by Rob Hill
Carver slumped on a splintered bench outside Hale’s Ice Cream Parlor, drowning his sorrows in rocky road. The gentle spring day tousled his hair like a mother’s overprotective fingers. The ice cream in the cardboard cup had lost its flavor but he continued to spoonfeed with a feeble optimism. Couples passed by, riding bicycles or holding hands or sporting mirrored tattoos, lost in each other’s gaze and occasionally colliding with recycling bins because of it. Across the intersection a grocer was making a killing with his display of flowers. Blue daisies and white roses were the popular choices this season.
Turban came by with his irregular slant, shoelaces untied, a Romanian-to-English dictionary tucked under his arm. He was the sort of person others might watch in reflective surfaces while avoiding direct eye contact. He spotted Carver, lost in his ice cream, and ambled over. Ambling was his usual form of motion.
“Hey capt’n, how goes it?”
Carver made a noise.
Turban swung his gangly legs onto the seat opposite his friend. The wood between them was scarred with the initials of lovers.
“Can’t believe it’s still light out. This is great! It’s such a drag to come out of the subway in the middle of the day and find it got dark while you were underground.”
Carver poked at his ice cream with his plastic spoon.
“Daylight is your friend, Carver. You should embrace it. Speaking of embracing, how’s Violet doing?”
“She hates me and wants me dead.”
Turban rose uncertainly. He went to the window counter and ordered a cup of chocolate chip mint, paying with exact change. He returned to the bench slurping loudly on his purchase.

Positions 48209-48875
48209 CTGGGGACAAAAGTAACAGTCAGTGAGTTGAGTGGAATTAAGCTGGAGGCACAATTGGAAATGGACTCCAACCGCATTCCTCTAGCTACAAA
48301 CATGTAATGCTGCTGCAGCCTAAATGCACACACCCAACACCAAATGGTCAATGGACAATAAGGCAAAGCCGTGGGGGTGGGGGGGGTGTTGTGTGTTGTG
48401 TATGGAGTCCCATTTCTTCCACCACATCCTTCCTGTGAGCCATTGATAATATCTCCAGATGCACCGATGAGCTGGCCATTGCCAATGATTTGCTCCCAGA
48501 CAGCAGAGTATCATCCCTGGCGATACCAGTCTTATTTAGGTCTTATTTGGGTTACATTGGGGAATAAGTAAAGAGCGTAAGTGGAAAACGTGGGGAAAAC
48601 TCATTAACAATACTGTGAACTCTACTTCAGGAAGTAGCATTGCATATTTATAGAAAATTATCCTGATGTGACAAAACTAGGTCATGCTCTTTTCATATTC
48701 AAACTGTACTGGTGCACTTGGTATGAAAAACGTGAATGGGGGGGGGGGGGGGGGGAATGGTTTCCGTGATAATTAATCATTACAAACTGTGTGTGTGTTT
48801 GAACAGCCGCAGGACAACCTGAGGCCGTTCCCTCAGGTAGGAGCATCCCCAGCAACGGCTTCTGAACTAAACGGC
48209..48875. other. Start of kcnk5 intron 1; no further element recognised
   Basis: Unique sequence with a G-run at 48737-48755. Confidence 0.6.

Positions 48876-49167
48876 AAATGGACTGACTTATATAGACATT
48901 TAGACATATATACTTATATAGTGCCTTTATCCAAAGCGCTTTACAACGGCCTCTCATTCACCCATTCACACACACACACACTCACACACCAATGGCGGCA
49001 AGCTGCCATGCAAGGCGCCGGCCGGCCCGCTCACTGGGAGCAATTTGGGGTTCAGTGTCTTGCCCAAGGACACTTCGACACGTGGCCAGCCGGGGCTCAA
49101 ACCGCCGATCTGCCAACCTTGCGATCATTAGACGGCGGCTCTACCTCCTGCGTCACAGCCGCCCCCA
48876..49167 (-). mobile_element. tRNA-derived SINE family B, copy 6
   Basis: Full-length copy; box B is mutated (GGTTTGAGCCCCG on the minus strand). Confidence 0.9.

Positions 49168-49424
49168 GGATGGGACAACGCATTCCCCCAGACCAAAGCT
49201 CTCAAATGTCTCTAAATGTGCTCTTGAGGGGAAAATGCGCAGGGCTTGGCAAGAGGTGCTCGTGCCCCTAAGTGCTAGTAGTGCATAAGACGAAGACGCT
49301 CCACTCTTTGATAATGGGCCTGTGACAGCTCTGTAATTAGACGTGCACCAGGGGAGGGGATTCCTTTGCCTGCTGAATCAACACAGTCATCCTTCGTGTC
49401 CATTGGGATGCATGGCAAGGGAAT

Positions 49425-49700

“They got the best ice cream at this place. It’s like heaven in a cup.” He took another bite for demonstration, smacking his lips obscenely. “So what the fuck, man—why does she hate you?”
“I dunno. Probably has something to do with the fact that I’m a dickhead.”
“You’re not a dickhead. You’re just emotionally elusive.”
“I have to go. You want the rest of this?” He nudged the container across the table.
Turban regarded it apprehensively. “What kind is that?”
“No thanks. Got all I need right here.”
Carver dumped the last of his ice cream in the trash. He hated to be wasteful but he couldn’t stomach any more. The squirrels could have it. He started walking up the sidewalk of squinting storefronts.
“See you ’round,” Turban called with mouth full of mint.
Carver raised a hand in vague response. He shuffled through the paperstrewn streets in the fading daylight, taking side roads to avoid congestion. He saw wrinkled Polish women carting their laundry in baskets, drooping old men sprawled in lawnchairs beside cracked stoops, spastic children racing around corners and mooning each other. He passed under the concrete sky of the roaring expressway and soon began to spot familiar sights.